According to the Australian Institute of Health and Welfare a chronic condition is a long lasting condition “defined as a physical or mental disturbance involving symptoms (such as pain or feeling unwell), dysfunction or tissue damage that may lead to ill health.” These chronic conditions or diseases have implications on the whole person.
There are many chronic conditions that only impact women and not men (or less frequently) due to differences in our biological, genetic and hormonal makeup. For example, 75% of autoimmune conditions, such as lupus, impact women and Turners and Rett syndromes only affect women. Women also have conditions related directly to our reproductive system such as endometriosis, cervical or uterine cancers and disorders, polycystic ovary syndrome, breast cancer and pelvic floor weaknesses. Women are more likely to have conditions such as osteoporosis, other conditions impacting bone health and anaemia. More than 40% of Australian women have experienced a mental health problem in their lifetime.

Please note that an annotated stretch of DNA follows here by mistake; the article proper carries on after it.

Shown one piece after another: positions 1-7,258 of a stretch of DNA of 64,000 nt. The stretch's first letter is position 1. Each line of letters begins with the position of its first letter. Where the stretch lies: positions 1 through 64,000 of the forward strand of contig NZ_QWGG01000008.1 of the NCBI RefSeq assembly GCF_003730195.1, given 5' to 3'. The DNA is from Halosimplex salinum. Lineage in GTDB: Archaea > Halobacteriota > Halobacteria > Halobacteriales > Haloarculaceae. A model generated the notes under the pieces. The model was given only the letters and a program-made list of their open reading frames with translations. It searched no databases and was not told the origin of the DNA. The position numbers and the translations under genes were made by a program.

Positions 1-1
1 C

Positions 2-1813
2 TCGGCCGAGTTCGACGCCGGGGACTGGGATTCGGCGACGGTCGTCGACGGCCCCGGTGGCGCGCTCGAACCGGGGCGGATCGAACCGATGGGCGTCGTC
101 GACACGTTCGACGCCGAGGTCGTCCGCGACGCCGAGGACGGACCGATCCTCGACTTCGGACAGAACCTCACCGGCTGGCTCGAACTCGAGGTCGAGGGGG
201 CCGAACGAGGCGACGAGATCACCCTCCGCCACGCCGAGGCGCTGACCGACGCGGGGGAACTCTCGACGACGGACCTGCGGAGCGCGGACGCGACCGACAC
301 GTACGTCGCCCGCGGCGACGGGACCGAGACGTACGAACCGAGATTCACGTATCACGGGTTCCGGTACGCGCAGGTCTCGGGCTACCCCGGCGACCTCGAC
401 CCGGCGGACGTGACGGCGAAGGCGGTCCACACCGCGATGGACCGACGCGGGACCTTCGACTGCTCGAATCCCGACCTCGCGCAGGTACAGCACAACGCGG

And women are more likely than men to have multiple chronic conditions.
Women may experience a chronic condition in different ways than men as they present differently in women and so are often overlooked. For example, men and women may have different symptoms of a heart attack.
And women are impacted by these conditions at younger ages, impacting on their life long term. This means that women need to use health services frequently and over their whole life course.